On Friday, President Trump told reporters that he didn’t know whether Rudy Giuliani was still his personal attorney, the Washington Post reports. LOL. Let the distancing begin and back up that bus. Said Trump: “Well, I don’t know. I haven’t spoken to Rudy. I spoke to him yesterday briefly. He’s a very good attorney, and he has been my attorney.”
In a text message shortly after the president’s comments, Giuliani confirmed that he’s still representing Trump: “Yes, I am still his attorney.”
On Saturday, “President Trump defended his personal attorney Rudy Giuliani […] amid reports that federal prosecutors are investigating whether the former New York City mayor broke lobbying laws in his efforts to oust the former U.S. ambassador to Ukraine Marie Yavonovitch,” the Washington Post reports. Said Trump: “So now they are after the legendary ‘crime buster’ and greatest Mayor in the history of NYC, Rudy Giuliani. He may seem a little rough around the edges sometimes, but he is also a great guy and wonderful lawyer.”
Politico: “Yet Trump remains linked to Giuliani, who was initially hired to help fend of Robert Mueller’s Russia investigators, but who now may have pulled the president into another investigation — one that might lead to impeachment. While the president has long appreciated Giuliani’s pugnacious and never-back-down attitude, Trump allies fear Giuliani will damage Trump with his long-winded monologues and free-wheeling accusations.”
“The constant sniping from staff could ultimately force Trump to dump his long-valued fixer, as he has done with former personal lawyer Michael Cohen and countless other ousted officials, like ex-Attorney General Jeff Sessions and former chief strategist Steve Bannon.”
Said one former campaign official: “Rudy Giuliani needs to stop talking.”
“Federal prosecutors in Manhattan are investigating whether President Trump’s personal lawyer Rudy Giuliani broke lobbying laws in his dealings in Ukraine,” the New York Times reports.
“Federal law requires American citizens to disclose to the Justice Department any contacts with the government or media in the United States at the direction or request of foreign politicians or government officials, regardless of whether they pay for the representation. Law enforcement officials have made clear in recent years that covert foreign influence is as great a threat to the country as spies trying to steal government secrets.”
Rudy Giuliani told CNN that he’s not aware he’s under investigation for his involvement with the unraveling Ukraine scandal, calling it a “political attack.” Said Giulani: “No, nothing but leaks, which has to tell you whether they are or are not investigating, it’s a political attack. Otherwise, why leak it?” He added: “If it’s an appropriate law enforcement investigation, you try to keep it secret so the subjects aren’t alerted.”
Well, that’s ironic, since it was Giuliani in 2016 who was passing on leaks from the FBI NY Field Office on Clinton. Nice admission, Rudy. Also, the subject of a criminal investigation is the last one contacted.
“President Trump on Friday repeated his assertion of sweeping executive immunity — arguing in court that, because he is president, he cannot be investigated by any prosecutor, anywhere,” the Washington Post reports.
“Trump’s personal attorneys made the argument in a filing with the U.S. Court of Appeals for the 2nd Circuit in New York.”
“The Justice Department asked a federal appeals court on Friday to stop the release of President Trump’s tax returns to the Manhattan district attorney’s office, arguing that local prosecutors should have to meet a very high legal bar before investigating a sitting president,” the New York Times reports.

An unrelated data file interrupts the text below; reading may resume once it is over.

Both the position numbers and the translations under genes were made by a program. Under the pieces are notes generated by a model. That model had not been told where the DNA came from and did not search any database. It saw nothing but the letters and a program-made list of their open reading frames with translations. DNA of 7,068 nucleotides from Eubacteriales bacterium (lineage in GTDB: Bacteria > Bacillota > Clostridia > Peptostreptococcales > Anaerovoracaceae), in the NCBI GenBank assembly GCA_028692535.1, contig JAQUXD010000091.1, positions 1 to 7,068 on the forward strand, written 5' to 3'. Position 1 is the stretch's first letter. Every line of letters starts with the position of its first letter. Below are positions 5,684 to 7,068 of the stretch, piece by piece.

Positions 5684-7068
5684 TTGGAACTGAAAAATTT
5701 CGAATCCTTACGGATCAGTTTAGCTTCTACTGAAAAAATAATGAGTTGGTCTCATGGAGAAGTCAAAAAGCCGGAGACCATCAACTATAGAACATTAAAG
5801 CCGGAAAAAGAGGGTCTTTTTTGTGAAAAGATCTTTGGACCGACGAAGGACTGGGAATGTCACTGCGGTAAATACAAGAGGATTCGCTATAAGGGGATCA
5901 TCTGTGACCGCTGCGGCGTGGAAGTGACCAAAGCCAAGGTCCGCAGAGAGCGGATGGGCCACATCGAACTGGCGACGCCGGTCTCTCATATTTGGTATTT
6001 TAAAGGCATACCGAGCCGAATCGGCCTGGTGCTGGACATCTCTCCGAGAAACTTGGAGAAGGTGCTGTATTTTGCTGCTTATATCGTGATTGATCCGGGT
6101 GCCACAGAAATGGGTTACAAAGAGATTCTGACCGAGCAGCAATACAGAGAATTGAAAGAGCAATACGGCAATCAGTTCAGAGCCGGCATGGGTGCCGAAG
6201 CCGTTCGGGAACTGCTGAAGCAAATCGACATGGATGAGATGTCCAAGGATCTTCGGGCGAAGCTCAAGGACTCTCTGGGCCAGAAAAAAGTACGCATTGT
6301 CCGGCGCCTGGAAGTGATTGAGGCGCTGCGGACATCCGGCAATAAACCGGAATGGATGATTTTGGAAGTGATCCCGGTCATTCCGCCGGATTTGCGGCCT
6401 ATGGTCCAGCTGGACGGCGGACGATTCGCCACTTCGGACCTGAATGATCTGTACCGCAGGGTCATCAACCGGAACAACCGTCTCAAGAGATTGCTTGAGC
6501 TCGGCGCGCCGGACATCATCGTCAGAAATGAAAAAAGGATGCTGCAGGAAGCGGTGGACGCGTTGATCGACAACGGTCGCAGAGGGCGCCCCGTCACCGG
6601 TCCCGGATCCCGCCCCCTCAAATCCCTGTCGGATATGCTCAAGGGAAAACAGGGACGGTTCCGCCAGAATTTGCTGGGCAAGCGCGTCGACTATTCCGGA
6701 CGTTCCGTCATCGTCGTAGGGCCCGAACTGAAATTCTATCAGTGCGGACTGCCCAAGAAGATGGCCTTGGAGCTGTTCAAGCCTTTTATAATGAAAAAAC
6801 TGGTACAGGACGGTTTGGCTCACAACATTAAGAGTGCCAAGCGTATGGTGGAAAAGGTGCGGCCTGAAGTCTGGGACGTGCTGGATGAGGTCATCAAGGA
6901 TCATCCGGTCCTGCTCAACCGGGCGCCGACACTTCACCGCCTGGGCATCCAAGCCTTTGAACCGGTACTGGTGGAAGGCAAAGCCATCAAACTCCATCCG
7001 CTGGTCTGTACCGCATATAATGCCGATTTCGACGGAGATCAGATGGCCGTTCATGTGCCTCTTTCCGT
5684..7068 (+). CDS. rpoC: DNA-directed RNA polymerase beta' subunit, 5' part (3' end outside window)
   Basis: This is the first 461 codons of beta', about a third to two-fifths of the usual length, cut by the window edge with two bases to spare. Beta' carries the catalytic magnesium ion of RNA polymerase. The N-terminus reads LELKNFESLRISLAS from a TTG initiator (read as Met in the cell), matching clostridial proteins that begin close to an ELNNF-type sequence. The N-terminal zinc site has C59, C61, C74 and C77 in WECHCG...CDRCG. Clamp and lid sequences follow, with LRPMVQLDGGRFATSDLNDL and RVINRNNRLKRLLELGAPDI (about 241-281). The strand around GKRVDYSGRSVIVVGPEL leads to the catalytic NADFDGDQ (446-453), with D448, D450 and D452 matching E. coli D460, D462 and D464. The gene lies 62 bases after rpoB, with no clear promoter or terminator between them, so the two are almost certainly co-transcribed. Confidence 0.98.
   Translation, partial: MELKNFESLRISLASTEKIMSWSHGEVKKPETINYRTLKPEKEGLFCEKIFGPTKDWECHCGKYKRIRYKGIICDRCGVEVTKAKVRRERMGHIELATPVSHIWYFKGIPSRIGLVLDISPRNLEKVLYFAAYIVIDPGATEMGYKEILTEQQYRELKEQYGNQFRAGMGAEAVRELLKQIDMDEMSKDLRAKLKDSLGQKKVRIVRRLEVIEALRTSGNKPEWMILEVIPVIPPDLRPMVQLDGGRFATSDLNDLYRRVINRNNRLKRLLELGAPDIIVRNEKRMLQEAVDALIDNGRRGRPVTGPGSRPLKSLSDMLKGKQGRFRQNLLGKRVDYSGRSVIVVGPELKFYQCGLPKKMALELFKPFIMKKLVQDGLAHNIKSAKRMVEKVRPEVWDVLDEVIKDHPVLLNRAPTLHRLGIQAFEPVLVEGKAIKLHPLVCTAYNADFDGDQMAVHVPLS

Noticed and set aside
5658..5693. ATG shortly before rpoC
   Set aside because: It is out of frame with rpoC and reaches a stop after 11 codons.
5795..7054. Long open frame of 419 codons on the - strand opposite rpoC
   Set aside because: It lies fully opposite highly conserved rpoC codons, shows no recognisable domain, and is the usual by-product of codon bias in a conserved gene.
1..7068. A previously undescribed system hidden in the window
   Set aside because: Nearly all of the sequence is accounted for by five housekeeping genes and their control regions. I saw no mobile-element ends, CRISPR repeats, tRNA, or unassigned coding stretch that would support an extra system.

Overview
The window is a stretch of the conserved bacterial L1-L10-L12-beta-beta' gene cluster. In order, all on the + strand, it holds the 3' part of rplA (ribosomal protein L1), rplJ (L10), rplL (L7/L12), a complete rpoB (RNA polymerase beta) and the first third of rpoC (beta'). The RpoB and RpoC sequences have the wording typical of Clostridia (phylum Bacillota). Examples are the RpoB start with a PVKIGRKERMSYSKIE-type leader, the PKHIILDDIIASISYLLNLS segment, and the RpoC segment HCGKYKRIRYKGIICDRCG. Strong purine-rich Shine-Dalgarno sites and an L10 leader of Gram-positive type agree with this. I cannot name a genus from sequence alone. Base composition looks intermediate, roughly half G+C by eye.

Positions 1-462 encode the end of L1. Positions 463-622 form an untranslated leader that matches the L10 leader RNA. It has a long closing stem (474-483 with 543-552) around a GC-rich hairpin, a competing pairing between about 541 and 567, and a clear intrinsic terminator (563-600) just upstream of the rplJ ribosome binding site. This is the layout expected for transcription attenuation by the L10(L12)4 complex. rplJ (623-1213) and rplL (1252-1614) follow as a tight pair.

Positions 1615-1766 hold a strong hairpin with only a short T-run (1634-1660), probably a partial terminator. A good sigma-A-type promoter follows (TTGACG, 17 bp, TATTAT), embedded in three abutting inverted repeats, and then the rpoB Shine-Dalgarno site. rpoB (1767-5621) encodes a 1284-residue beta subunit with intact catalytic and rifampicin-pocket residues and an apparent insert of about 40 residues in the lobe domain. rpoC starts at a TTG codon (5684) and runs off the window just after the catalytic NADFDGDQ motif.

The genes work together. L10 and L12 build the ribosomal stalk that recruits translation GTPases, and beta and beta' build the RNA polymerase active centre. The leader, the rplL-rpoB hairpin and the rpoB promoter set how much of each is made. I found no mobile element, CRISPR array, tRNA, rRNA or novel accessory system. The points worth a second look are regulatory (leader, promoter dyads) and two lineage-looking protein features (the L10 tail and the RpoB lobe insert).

“The filing meant Mr. Trump’s own Justice Department was lending support to his attempt to block a subpoena issued to his accounting firm for eight years of his personal and corporate tax returns.”
A U.S. federal district court has ruled that President Trump violated the law by declaring a national emergency in order to build a wall on the U.S.-Mexico border.
“New potential whistleblowers are coming forward to the House Democrats’ impeachment inquiry,” two congressional sources tell the Daily Beast.
“They seem to be emboldened by the actions of the whistleblower whose explosive account of President Trump’s phone call to Ukraine’s Volodymyr Zelensky about investigating Trump’s domestic political rivals ignited the impeachment inquiry. Another whistleblower is known to have come forward.”
“Congressional investigators are currently vetting the new accounts they’ve received for credibility.”
Secretary of State Mike Pompeo is grilled by the Nashville NBC affiliate about whether he met with Rudy Giuliani when they were both in Warsaw in February. Pompeo wilts, but refuses to answer.
Former Defense Secretary James Mattis told NBC News that the president’s decision to pull troops from Syria’s border in advance of a Turkish incursion could have dire consequences and lead to ISIS’s resurgence.
Said Mattis: “We may want a war over; we may even declare it over. You can pull your troops out as President Obama learned the hard way out of Iraq, but the ‘enemy gets the vote’, we say in the military. And in this case, if we don’t keep the pressure on, then ISIS will resurge. It’s absolutely a given that they will come back.”
And as if on cue, “five ISIS militants have broken out of a prison in northern Syria after Turkish shelling nearby,” the Independent reports. “The detainees escaped from a prison in Qamishli city.” Then, “a contingent of U.S. Special Forces has been caught up in Turkish shelling against U.S.-backed Kurdish positions in northern Syria, days after President Trump told his Turkish counterpart he would withdraw U.S. troops from certain positions in the area,” Newsweek reports.
Meanwhile, “the Pentagon will deploy about 1,500 extra troops to Saudi Arabia in answer to requests by the leading US military commander in the Middle East and, in part, because the US Navy is unable to send a relief aircraft carrier to deter potential Iranian aggression,” CNN reports.